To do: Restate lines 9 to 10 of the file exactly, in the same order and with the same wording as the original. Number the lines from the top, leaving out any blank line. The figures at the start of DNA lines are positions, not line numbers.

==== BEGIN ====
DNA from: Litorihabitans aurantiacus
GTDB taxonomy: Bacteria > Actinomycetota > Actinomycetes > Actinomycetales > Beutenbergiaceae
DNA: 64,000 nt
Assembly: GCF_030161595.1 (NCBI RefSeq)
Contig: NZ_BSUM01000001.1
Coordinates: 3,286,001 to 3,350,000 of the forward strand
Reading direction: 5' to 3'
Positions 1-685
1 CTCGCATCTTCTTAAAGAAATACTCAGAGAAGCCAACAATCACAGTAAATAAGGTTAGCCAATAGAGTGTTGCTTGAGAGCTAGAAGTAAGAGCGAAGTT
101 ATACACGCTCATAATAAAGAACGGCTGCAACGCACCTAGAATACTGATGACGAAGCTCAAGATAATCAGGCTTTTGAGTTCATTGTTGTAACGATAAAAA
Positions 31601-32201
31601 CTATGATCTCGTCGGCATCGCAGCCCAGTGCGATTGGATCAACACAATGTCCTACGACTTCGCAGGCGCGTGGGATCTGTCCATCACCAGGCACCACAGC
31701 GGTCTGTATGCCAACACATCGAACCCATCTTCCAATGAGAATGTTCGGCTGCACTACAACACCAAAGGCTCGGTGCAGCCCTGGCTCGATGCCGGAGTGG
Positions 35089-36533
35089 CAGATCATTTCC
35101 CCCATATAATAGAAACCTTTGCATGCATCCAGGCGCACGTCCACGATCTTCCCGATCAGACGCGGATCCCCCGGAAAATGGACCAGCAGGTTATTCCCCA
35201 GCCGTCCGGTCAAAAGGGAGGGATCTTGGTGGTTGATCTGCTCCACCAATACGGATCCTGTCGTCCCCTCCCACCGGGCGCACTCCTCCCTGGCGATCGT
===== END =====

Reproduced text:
1 CTCGCATCTTCTTAAAGAAATACTCAGAGAAGCCAACAATCACAGTAAATAAGGTTAGCCAATAGAGTGTTGCTTGAGAGCTAGAAGTAAGAGCGAAGTT
101 ATACACGCTCATAATAAAGAACGGCTGCAACGCACCTAGAATACTGATGACGAAGCTCAAGATAATCAGGCTTTTGAGTTCATTGTTGTAACGATAAAAA